1063-7397/04/3303- © 2004 MAIK “Nauka /Interperiodica”
Russian Microelectronics, Vol. 33, No. 3, 2004, pp. 169–182. Translated from Mikroelektronika, Vol. 33, No. 3, 2004, pp. 209–224.
Original Russian Text Copyright © 2004 by Kazanskii, V. Kolpakov, A. Kolpakov.
Anisotropic dry etching is extensively employed in
microelectronics and diffractive optics. In the former
ﬁeld, it is used for making vertical-walled diffusion
windows that provide abrupt pn junctions, thus reduc-
ing cross coupling . Vertical-walled etch proﬁles are
also important in diffractive optics . Reviews of
anisotropic dry etching are given in [3–8].
At the same time, it should be pointed out that reac-
tor designs and plasma-generation methods in common
use suffer from serious drawbacks:
(i) Plasma particles contaminate the surfaces of the
wafer, ﬁxtures, and work chamber .
(ii) The wafer surface is also contaminated by cath-
(iii) The plasma parameters vary with process con-
ditions, so that the etch rate is not uniform over the
wafer surface; this is known as the loading effect .
(iv) It is not possible to process a number of wafers
(v) Process equipment tends to be too complex and
bulky, and reactor designs are poorly compatible with
each other in terms of process conditions; these factors
hinder integration .
(vi) Plasma processes are power-consuming and use
expensive gases; hence high cost of ﬁnished product.
The above problems could be solved by using a
plasma stream satisfying the following conditions:
(i) The electrodes should be outside the plasma region.
(ii) The charged and reactive plasma species should not
strike the chamber sidewalls. (iii) The plasma stream
should be uniform in transverse directions. It is also
desired to reduce the complexity, dimensions, mass,
cost, and power consumption of plasma sources. Fur-
thermore, these should be compatible with any type of
vacuum machine in industrial use.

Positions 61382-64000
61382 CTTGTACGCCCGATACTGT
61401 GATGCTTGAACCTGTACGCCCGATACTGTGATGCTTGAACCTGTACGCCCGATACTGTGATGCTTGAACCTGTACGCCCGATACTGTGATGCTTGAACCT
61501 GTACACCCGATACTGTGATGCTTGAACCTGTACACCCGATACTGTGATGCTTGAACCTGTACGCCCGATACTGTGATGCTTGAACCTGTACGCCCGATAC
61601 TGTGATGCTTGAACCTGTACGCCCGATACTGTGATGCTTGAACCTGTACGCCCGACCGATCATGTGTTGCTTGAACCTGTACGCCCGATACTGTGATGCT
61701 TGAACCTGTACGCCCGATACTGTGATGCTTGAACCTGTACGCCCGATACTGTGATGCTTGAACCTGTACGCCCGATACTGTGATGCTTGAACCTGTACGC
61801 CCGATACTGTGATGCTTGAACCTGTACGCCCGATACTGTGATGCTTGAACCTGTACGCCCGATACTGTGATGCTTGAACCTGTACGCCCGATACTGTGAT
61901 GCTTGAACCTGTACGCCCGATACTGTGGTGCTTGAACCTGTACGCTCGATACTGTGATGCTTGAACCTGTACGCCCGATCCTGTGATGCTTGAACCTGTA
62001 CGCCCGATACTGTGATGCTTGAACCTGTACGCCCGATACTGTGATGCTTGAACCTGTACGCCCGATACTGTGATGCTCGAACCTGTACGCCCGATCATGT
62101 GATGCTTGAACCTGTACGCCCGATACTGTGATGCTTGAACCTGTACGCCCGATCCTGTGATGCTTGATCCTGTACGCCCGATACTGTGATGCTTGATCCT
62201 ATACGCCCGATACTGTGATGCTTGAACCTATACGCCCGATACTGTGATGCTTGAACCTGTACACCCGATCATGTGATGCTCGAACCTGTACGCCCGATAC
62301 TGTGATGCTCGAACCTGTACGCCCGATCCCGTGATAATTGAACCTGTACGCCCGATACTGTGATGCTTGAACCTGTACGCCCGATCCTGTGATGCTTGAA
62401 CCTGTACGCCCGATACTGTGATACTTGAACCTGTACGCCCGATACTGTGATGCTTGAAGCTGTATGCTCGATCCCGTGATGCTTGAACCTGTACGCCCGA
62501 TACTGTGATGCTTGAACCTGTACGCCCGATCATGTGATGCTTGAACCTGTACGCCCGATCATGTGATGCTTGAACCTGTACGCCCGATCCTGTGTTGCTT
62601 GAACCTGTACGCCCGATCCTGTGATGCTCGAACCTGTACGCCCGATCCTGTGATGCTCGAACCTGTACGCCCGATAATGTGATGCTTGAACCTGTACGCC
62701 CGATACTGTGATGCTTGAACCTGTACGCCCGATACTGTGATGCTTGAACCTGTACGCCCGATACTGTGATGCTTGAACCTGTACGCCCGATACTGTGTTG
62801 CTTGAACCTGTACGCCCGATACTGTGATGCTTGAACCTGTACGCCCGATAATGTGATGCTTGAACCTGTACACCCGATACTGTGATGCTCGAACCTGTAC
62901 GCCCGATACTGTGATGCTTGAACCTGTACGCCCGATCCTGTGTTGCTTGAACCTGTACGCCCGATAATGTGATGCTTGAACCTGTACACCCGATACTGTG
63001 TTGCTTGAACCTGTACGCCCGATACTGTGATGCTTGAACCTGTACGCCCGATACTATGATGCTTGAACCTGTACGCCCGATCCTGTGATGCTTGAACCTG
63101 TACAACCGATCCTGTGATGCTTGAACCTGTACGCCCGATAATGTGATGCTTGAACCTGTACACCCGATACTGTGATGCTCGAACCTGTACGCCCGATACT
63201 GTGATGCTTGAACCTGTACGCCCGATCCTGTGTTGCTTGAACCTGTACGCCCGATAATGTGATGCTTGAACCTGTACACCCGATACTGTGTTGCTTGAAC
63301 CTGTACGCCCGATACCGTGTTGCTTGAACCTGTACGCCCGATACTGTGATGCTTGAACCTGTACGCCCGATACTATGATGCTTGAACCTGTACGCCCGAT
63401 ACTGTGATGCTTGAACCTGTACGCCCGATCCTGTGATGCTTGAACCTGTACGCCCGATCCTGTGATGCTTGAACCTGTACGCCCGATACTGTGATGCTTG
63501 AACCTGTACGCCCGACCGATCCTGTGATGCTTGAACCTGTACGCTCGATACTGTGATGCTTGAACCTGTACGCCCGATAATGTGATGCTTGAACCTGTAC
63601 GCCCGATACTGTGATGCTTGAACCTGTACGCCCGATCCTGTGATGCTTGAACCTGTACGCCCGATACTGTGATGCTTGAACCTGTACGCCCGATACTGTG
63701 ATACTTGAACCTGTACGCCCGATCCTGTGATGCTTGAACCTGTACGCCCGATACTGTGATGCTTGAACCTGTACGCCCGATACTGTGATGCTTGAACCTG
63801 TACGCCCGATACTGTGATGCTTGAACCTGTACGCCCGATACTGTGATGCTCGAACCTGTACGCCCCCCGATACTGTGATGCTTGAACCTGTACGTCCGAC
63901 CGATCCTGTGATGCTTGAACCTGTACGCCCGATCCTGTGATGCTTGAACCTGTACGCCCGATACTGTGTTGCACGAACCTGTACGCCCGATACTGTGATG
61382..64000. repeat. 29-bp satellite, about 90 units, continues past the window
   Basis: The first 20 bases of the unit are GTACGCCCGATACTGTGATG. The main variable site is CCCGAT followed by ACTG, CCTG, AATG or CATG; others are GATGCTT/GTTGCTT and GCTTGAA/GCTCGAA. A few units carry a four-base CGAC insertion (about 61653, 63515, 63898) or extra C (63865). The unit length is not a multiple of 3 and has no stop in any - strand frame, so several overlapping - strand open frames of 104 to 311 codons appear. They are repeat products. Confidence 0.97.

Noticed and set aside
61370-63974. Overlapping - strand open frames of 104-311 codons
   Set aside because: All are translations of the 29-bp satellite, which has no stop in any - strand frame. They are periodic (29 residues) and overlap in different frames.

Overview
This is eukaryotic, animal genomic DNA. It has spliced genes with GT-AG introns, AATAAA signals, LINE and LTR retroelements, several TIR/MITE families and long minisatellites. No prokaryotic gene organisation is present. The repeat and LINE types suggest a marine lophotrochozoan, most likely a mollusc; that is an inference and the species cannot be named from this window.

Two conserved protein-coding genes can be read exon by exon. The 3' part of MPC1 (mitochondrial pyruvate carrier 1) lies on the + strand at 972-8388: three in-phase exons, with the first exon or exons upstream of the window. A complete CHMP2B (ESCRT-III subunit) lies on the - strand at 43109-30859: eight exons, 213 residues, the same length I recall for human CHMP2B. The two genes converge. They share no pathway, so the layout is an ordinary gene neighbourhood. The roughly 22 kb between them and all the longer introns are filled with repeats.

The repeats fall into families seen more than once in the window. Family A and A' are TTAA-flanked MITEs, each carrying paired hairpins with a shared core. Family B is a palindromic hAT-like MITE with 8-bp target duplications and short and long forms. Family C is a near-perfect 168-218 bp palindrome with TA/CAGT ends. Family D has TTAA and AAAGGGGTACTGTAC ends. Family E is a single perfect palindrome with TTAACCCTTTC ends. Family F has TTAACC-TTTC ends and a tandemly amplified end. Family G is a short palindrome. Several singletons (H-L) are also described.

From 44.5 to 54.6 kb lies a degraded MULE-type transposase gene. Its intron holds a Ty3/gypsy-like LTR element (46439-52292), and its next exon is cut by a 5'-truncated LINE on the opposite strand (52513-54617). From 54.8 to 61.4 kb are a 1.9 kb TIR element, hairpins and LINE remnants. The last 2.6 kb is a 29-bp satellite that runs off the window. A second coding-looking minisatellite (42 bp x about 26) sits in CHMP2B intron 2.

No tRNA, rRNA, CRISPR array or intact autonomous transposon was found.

Published results suggest that the requirements may
be met by high-voltage gas-discharge (HVGD) plasma
sources [9–12]. In particular, Kolpakov  has shown
that HVGD is in principle suitable for plasma etching
(PE) and reactive ion etching (RIE). At the same time,
we are unaware of current reports in which the mecha-
nism of anisotropic HVGD etching is explored in a
The aim of this work was to experimentally investi-
gate and evaluate anisotropic HVGD etching of SiO
material widely used in microelectronics and diffrac-
tive optics. The process was also applied to some other
The HVGD etching of SiO
ﬁlms was carried out in
a UVN-2M-1 vacuum evaporator supplemented with
an HVGD plasma source designed for a wafer of diam-
eter 200 mm, as shown in Fig. 1. Having a grid anode,
the source generates plasma jets with a particle energy
of up to 6 keV and a current variable from 0 to 140 mA,
with the voltage adjustable over the range 0.3–6 kV.
The cathode is made of aluminum in order to enhance
emission. The plasma source is so small that the evapo-
rator can accommodate four such units operated simul-
taneously. The process gas is CF
or a CF
Prior to ﬁring, the work chamber is pumped down to
torr, and process gas is allowed to ﬂow into
the chamber until the pressure reaches 10
On applying an operating voltage to the cathode, a
plasma jet directed toward the wafer is produced down-
Anisotropic Etching of SiO
in High-Voltage Gas-Discharge Plasmas
N. L. Kazanskii*, V. A. Kolpakov*, and A. I. Kolpakov**
*Image Processing Systems Institute, Russian Academy of Sciences, Russia
**Korolev State Aerospace University, Samara, Russia
Received October 12, 2003
—An experiment is reported on anisotropic etching in a CF
plasma produced by high-voltage gas
discharge. The process is applied to SiO
and is also effected on SiC, Si, C (diamond), and As
. It is shown
that the etch rate is mainly dependent on the oxygen percentage, plasma parameters, and the wafer temperature.
It is established that etch rate is maximal at oxygen percentages of 0.8–1.5%, discharge currents of 80–140 mA,
and wafer temperatures of 390–440 K. The etching is found to be uniform within 1%.